Research authors Theresa Symons, left, from Malaysia, and Lily Gardener from Australia speak at the July webinar on the rights of girls in Asia and the Pacific. (GSR screenshot)

Four major gaps were identified that prevent girls from attaining their full human rights. As I read these and listened to the stories, I recalled the girls I encountered when I lived in Zambia and those I met in my former work at the Conrad N. Hilton Fund for Sisters. (Editor's note: The Conrad N. Hilton Fund for Sisters is a separate organization from the Conrad N. Hilton Foundation, which funds Global Sisters Report.)

  • The first gap is lack of access to justice, one of the greatest barriers to girls' development. Countries may have laws and policies about rights that protect girls on their books, but they are not implemented either because of lack of will or the influence of culture or religion. Girls themselves noted that their unique concerns are hidden in general categories of women, children, adolescents or youth, and this invisibility offers loopholes that prevent even reporting rights abuses of any kind. A 2020 report from UN Women confirmed that less than 40% of women who experience violence seek help, because they do not expect to be heard.
  • The second gap is access to gender equality. Girls reported being left out of equal access to education, payment for services, health care and freedom of choice because of their gender, to name a few, and this combined with being of the "wrong" race or class or being a migrant leads to even less consideration. Many girls have no choice about marriage and become mothers without consent, either through gender-based violence or parent-arranged marriages for economic reasons. The girls know that becoming a mother without any education or skills continues a cycle of poor health and underdevelopment for themselves and their children.
  • The third gap is access to quality education. Girls might attend primary school, but attending secondary school or beyond is often only a dream. Opportunity for primary school does not ensure success: The Good Shepherd study reports that one out of every five girls in the region is unable to read or understand simple texts by the age of 10. Heavy and tiring work at home along with poor nutrition and domestic trauma deters both motivation and facility to learn.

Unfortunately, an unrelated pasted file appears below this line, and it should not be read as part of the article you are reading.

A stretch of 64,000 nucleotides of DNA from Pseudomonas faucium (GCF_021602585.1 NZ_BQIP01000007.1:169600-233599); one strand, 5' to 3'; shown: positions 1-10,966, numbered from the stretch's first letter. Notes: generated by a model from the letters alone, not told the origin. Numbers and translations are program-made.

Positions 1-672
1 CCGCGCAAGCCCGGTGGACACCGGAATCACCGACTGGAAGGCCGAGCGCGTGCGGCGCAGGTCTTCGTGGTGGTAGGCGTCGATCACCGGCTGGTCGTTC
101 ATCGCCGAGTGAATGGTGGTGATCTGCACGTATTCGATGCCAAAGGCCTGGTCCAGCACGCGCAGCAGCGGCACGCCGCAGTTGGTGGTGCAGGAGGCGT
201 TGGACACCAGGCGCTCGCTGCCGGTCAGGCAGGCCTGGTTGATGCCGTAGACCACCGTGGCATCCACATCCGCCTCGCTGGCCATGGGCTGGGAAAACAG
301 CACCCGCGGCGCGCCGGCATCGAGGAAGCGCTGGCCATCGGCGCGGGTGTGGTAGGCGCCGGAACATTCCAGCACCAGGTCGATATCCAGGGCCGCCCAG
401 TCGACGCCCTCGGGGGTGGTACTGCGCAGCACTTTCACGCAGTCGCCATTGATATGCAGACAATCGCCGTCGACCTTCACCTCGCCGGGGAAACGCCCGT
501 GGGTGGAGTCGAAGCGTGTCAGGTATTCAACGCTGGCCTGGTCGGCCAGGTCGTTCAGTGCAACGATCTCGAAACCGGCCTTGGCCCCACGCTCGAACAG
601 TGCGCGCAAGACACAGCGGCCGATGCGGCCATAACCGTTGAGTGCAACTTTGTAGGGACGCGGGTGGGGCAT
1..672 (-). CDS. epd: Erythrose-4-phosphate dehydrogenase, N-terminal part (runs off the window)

• The fourth gap is access to health and well-being. Geography, class or ethnicity, availability or affordability are elements that can inhibit access to good health and well-being besides culture and religion. Girls living in remote areas can experience isolation or a dearth of personal support and safety if they have no one to confide in. Girls reported the burdens of being responsible for family economic issues and frequently bearing the brunt of domestic violence, whether physical or psychological. If girls are unable to attend school with peers and teachers, access to personal support is usually missing.

Although there are solutions to overcoming these gaps, it will take a lot of work, particularly in places where traditional practices and attitudes are entrenched.

Sexual and domestic violence are prevalent in Asia and the Pacific, which, according to a 2019 report from the U.N. Office on Drugs and Crime, has the largest number in the world of women and girls intentionally killed by intimate partners or family members. Laws, policies and social norms rarely protect girls and women because supporting the rights of men and boys is a priority. Law enforcement, judges and protective service providers all need training in human rights to end this pandemic.

Making space for leadership and participation in decision-making for girls is another solution. However, again, entrenched economic, social, cultural stereotyped gender roles make it difficult unless boys and men join in this solution and realize that these stereotypes hurt them as well as the girls.

The girls also long for role models who can expand what is possible for them, inspire ambition and demonstrate mindsets and behaviors on how to develop themselves fully and how to be their own advocates.

I was inspired by the hope and determination I heard in the young women who spoke. Even though they know it will not be an easy road, they want to be on it.

Entering into this study also enhanced the importance of collaboration among the Good Shepherd sister leaders and their partners. The passion and commitment of Theresa and Lily was evidence of how they embody the charism of Good Shepherd and believe that the sisters and partners in the other 72 countries around the world will be inspired to follow the same human rights frame for their work with girls. And, of course, they hope other groups worldwide who work with girls will do the same.

Joyce Meyer

Joyce Meyer is a member of the Sisters of the Presentation of the Blessed Virgin Mary. She is on the boards of the Conrad N. Hilton Foundation, Medicines for Humanity and the International Foundation of the Good Shepherd Sisters and has served as international liaison to women religious for Global Sisters Report since January 2014.